“Everyone is looking for a silver bullet,” he said. “What can Foursquare do for me? What does Instragram do? Can I be a Pinterest band?” It all seemed pointless, he decided, if everyone stopped paying attention to their own music. But RIBS comes off like a new-fangled hybrid — taking advantage of a well-resourced background and launching a perfectly haywire creative adventure from there.

“Russian Blood” is thoroughly DIY — mixed at Freund’s apartment, recorded in their practice space — but it carries itself like a really big deal. There are cement-grinding atmospherics out of Trent Reznor’s playbook and canyon banshee wails echoed from long-lost U2 anthems. It’s full of the visceral joys of music — the growl in the bass, the gleefully dissonant guitars; concerns that seem far removed from counting online friends and Twitter followers. There are epileptic moments that threaten to rattle apart at every bolted-down connection, bringing to mind ’90s electro-noisers like Braniac. The song designated as the lead single, “Kiss,” is a totally unruly pummeling from off-centered, fuzzed-out bass, and gut-check drums.

Freund says he’s learned to let go a little bit — after two years and a couple mini-tours and even a concussion suffered during one show’s overexcited guitar swapping. But he’s still a fiend for lists — he can pull them up on his iPhone in seconds: lists for three days before the show (make sure the club has a tech rider), lists for a day before the show (make sure Oquist has drum mallets), lists for sound check (put phone in airplane mode). He has lists for lists, and he isn’t giving them up soon.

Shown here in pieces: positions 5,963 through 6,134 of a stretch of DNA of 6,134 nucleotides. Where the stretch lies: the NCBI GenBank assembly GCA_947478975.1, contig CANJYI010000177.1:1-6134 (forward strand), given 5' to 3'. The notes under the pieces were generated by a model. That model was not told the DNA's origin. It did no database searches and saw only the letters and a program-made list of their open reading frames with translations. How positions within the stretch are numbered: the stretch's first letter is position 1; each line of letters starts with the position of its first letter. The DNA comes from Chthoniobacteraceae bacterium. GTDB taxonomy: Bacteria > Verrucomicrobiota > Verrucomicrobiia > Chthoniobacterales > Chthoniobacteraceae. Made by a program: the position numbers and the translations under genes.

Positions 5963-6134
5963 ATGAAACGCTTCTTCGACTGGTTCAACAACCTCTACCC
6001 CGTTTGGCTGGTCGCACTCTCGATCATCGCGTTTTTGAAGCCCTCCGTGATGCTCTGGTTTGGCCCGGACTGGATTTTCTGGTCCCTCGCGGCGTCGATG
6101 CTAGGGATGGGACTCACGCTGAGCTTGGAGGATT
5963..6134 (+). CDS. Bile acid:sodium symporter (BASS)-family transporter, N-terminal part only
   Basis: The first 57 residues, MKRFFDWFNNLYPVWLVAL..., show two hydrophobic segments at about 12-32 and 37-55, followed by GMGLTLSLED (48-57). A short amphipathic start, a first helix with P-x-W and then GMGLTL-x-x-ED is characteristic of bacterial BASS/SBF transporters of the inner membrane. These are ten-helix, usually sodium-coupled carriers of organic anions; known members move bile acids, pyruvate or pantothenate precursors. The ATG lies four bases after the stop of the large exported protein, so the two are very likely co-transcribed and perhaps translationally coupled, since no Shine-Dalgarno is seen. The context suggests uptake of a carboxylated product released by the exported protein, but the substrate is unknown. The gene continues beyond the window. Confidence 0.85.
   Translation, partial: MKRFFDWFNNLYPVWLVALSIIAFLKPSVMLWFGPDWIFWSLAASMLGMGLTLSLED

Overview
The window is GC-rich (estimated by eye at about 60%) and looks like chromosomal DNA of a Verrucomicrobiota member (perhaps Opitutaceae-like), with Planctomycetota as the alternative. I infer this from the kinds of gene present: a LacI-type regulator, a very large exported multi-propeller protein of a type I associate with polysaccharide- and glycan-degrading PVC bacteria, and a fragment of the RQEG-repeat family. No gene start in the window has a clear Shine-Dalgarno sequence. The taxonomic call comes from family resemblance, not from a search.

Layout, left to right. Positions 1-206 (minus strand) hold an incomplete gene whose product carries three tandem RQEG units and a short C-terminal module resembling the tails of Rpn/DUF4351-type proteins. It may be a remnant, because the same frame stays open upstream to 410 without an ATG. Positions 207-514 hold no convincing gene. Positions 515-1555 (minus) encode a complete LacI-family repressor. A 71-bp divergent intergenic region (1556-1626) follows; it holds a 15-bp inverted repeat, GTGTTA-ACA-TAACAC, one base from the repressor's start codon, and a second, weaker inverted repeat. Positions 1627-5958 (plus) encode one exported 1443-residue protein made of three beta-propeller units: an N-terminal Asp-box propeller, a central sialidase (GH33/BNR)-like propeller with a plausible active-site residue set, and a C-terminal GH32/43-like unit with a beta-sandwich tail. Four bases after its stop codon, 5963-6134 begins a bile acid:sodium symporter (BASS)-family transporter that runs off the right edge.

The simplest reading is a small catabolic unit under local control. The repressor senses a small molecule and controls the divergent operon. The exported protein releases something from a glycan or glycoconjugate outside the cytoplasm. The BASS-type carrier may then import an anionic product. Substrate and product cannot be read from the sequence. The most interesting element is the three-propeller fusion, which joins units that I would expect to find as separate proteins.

“Hey, the lists help me worry less,” he says. “It means I can just go out and play when it’s time.”

Weekly Dig RIBS Profile – May 2011

Thursday, May 5th, 2011

By Steve Church:

RIBS have never shied away from their comparisons. Likened by fans and critics to such hard line, atmospheric rock monsters as Nine Inch Nails, Deftones and Muse, the Boston quartet embraces these associations as both a testament to their established musicality and an indicator of form towards attracting new fans. And after earning’s topvoted music post of all time within a month of releasing 2010 EP British Brains, (amongst other accolades) it’s clear that RIBS is a band that can flourish beyond the similarities.

“We’re not one of those bands that are like, ‘Oh, you can’t compare us to anything,’”

says guitarist and lead vocalist Keith Freund. “I think that what we do is rock music that’s meant to give you chills—anything that goes from something soft to something loud in a short period of time. [With] bands like Deftones and NIN, I definitely see the comparison there.”

High school friends Freund and bassist Blake Fusilier formed the basis for RIBS, writing music in Atlanta together before attending college in Boston in 2005. The two spent their time shaping and experimenting with sound while actively searching out new members to round out the group, discovering drummer Chris Oquist and guitarist (and fellow Atlantian) Justin Tolan, in Boston’s metal scene. Freund and Fusilier found their potential bandmates’ interests extended far beyond those of your average metalheads: